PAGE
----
The monsoon forecast is looking average. The Climate Prediction Center (CPC) is forecasting neither above nor below normal chances of rain totals in Arizona for July, August, and September. These are the three wettest monsoon months for the area. Basically the forecast is a toss of the coin. However, there is a science behind why this is the forecast.
We start with Mexico moisture. When the forests of the Sierra Madre Mountains south of the border are green and healthy, they re-release moisture gathered from the early monsoon downpours. This helps the monsoon rains move north into Arizona by early July. That means drought south of the border is bad for the monsoon here in Arizona. If the forests of the Sierra Madre Mountains are stressed, the plants won't re-release as much moisture into the air, possibly delaying the start of the monsoon in Arizona. Below is the North American Drought Monitor. There are drought conditions south of the border but the situation is not severe or extreme.
But note that drought is especially strong in states like Kansas, Oklahoma, and Texas. This is actually good for the monsoon. Drought in these areas can strengthen the summer temperature difference between the hotter land and cooler sea. This helps to draw more tropical moisture inland.
Then there is the El Niño and La Niña phenomenon in the East Pacific Ocean. This can influence the monsoon in the same way drought in the mid-section of the United States can affect the monsoon. El Niño conditions are warmer than average sea temperatures, which can weaken the land/sea temperature contrast and possible weaken the monsoon. La Niña conditions are cooler than average sea temperatures, which can enhance the land/sea temperature contrast and therefore possibly be good for the monsoon. This summer there is no El Niño or La Niña.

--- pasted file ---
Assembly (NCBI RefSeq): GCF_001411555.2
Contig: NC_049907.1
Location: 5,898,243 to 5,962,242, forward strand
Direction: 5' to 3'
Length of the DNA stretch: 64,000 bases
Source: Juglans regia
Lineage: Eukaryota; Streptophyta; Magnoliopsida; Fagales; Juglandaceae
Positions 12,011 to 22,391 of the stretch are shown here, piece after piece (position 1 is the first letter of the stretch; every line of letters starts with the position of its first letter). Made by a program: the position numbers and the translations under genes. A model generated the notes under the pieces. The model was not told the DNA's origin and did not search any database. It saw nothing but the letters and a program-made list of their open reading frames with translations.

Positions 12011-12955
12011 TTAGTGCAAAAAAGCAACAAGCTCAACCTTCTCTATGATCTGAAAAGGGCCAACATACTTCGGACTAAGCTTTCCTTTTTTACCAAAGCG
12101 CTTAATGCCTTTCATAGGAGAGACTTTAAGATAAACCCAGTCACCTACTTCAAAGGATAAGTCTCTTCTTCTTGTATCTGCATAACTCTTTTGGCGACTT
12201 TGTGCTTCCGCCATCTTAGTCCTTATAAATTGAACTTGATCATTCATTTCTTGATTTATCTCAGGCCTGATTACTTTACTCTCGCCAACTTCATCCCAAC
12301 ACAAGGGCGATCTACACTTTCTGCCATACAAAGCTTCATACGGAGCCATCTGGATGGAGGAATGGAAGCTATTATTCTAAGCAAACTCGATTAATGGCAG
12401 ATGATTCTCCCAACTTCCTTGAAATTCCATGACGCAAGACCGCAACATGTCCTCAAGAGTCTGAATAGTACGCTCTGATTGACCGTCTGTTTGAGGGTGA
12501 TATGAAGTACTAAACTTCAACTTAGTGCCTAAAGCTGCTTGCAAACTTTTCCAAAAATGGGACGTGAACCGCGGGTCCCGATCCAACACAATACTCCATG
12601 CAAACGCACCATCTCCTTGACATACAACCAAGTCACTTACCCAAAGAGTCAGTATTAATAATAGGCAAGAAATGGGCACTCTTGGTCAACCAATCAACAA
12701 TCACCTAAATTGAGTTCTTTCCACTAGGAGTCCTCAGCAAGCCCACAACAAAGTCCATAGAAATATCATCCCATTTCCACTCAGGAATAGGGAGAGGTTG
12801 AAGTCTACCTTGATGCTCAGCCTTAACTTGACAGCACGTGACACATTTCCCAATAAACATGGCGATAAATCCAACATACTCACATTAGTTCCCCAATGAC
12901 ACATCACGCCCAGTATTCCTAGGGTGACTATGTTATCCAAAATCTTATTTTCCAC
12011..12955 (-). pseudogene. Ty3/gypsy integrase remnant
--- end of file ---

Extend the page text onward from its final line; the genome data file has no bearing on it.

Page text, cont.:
Hurricanes and tropical storms off the west coast of Mexico can enhance the monsoon with surges of moisture. This year the National Hurricane Center is forecasting an average year for tropical action in this area. While the influence of the storms depend very much on the track of the individual storms, the overall forecast indicates these storms will not provide much more moisture than their usual contribution.
The start of the monsoon, can also be impacted by spring snow pack in the Rocky Mountains. Spring snow on top of the mountains can delay the heating of the land in this area, reducing the land/sea temperature contrast. Northern Colorado was hit hard by spring storms and this is where snow lingers at the high elevations.
Looking good for the start of the monsoon is a wave of tropical energy moving across the Pacific from west to east. This wave is known as the Madden-Julian Oscillation (MJO). As the MJO moves into place off the west coast of Latin America, it can increase tropical activity. With a wave moving into this area right now, there is a possibility the increased activity will increase the chances of an on-time start to the monsoon here in Arizona. (Generally the heavy downpours do not begin until around July 4th.)
As you have probably noticed by now, there is no one factor that influences the overall monsoon forecast. And as you have noticed the factors this year are both good and bad with some having little to no influence this year. Adding everything up, the forecast is for neither a good or bad year. Just an average year. But keep in mind a surge of tropical moisture and energy can rev up the monsoon for a brief period of time. In 2011, the monsoon ranked 8th on the Top 10 wettest monsoons for Tucson. However, nearly a third of the total rainfall at the Tucson International Airport, where official measurements are taken, came on one day in September.
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